Updated: Jan 22
My credibility was in the balance. Establishing boundaries with my own top set and special needs classes was essential if I was to win over the staff. So, when five pupils arrived late for my first lesson with Year 11 at Eydon Vale, I was draconian. I lined them up at the front of the classroom and surveyed them with a death stare. "From now on, you will all arrive on time, with homework at the ready. Next lesson, the last person to come through that door will be sanctioned. We do not have a moment to lose. As the top set, you will have to be the pacemakers for the rest of the school.
“I shall be taking you through to your GCSEs. From now until May, you will be receiving written homework twice a week. I shall also be leading your catch-up classes in English every Monday evening. And this weekend, I shall be here for your Saturday morning lesson. Your parents have all signed contracts, giving their consent. These extra lessons are not voluntary. I expect all of you to be here on time. If I suspect you have gone to your Saturday job, I shall phone your employer there and then."
The first lesson on the Year 11s’ anthology was not a success. What was clear, though, was that I was going to be incredibly strict. However, I also emphasised the importance of intellectual freedom. “You will learn at least as much from each other as from me,” I told them. “My view of literature will reflect my life experience, but yours will mirror a teenager’s. A 50-year old’s reading will be different from a 15 year old’s; a boy’s from a girl’s. We will start by practising reading aloud. Each of you, in turn, will read a short section of this unseen poem. Then I shall wait until one of you makes a comment or asks me a question. I shall be looking for perceptive readings. You will teach each other how to think.
“Everyone in the class will learn to make at least one comment every lesson. English is not like any other subject. In Physics and History, it takes years of study to become an expert, but anyone of your age can get to the heart of a poem, provided that you read it carefully and reflect on it with full attention. What I want is for someone to ask me a question to which I don’t know the answer or make a comment which I have never heard before. I know it's hard, especially the first time, but I want you to jump off that cliff! Now, who would like to read the first section of Maura Dooley’s poem: ‘Letters from Yorkshire’?”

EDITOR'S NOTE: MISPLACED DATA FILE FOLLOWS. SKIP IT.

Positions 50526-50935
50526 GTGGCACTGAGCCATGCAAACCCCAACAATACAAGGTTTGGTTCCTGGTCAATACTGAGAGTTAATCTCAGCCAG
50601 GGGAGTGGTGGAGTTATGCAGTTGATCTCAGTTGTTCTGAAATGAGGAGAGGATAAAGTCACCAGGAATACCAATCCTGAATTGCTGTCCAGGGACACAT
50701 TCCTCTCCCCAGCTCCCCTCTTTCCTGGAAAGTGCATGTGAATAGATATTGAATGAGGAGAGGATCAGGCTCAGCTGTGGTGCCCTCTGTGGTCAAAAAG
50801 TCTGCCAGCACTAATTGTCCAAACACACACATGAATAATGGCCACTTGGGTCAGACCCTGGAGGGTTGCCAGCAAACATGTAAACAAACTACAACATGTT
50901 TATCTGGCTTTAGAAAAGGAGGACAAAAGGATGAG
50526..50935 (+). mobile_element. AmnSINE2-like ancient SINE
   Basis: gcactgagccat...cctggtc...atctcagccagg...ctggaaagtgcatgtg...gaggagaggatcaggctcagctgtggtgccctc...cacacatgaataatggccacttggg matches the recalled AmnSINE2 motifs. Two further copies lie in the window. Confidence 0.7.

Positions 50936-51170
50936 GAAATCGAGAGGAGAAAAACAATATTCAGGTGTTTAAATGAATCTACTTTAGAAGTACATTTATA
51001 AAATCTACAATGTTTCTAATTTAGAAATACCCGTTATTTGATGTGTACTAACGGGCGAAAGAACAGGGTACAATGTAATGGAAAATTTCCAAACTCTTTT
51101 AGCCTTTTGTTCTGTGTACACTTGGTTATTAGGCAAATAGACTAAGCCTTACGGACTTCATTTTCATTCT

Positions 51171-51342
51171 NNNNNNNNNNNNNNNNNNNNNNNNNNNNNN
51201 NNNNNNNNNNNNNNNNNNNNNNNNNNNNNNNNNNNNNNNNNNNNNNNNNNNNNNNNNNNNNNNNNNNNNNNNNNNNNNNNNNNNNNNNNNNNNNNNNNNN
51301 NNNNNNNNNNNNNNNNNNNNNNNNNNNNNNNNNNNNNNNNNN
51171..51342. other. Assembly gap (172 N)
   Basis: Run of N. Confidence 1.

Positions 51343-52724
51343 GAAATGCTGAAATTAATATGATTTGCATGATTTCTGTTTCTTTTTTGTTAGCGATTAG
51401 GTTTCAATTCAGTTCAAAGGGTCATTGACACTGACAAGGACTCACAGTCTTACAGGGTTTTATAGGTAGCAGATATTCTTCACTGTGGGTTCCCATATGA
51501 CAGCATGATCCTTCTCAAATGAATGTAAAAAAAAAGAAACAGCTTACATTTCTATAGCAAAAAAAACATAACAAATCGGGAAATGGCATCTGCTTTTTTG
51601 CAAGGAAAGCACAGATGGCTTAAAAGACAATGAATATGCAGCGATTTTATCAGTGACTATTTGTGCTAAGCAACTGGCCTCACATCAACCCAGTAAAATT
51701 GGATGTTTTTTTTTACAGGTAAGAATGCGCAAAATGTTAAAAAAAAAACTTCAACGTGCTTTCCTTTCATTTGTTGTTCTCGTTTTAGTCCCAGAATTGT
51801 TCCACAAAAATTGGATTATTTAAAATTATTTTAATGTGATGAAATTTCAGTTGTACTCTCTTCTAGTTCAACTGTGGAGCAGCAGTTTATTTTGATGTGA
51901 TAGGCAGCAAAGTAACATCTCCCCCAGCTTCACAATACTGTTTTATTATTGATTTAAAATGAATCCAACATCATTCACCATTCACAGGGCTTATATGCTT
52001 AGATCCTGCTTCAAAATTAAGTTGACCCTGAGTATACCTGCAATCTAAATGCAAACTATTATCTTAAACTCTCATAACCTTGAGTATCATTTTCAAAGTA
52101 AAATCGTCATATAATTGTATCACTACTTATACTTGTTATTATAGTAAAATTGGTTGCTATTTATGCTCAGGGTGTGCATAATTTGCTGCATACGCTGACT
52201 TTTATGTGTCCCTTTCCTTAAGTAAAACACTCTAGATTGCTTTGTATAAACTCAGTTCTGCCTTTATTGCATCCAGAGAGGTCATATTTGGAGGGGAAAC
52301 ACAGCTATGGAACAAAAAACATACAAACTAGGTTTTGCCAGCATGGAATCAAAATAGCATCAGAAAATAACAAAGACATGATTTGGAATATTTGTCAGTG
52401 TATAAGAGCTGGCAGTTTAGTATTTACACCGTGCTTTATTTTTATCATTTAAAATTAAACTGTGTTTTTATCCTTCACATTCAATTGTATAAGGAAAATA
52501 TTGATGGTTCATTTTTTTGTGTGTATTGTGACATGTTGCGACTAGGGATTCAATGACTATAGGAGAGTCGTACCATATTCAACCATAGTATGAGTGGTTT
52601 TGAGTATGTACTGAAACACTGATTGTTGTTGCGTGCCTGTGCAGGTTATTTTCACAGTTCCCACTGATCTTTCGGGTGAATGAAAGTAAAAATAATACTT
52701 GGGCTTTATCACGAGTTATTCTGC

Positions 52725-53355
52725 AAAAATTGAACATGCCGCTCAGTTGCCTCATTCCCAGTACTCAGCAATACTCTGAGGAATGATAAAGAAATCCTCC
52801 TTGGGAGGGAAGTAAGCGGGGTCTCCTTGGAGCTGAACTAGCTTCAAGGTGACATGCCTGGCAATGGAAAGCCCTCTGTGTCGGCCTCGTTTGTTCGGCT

It was only later that I discovered the reason for my pupils’ tardiness. In her brief period as Acting Head, Miss Starr had staggered the pupils’ breaks to reduce the scrimmage at the playground doors. Older pupils had been pushing against them, hurting the younger ones in the crush. She wanted different year groups to be allowed into the playground at different times, but her scheme was almost impossible to supervise effectively.
After consulting Miss Starr, we agreed to simplify the system. As I told the next staff briefing, “We have been sending ambiguous signals about time and space. Some of you are releasing children before the lesson bell or letting them come back into school before the agreed times, leaving ownership of the corridors with the children, just when we adults ought to be maximising control. We need to clarify the boundaries.”
In my next Year 11 assembly, I told the pupils they would be kept on the playground until the bells rang. I would be looking for suitable volunteers to act as prefects on the doors. None was forthcoming.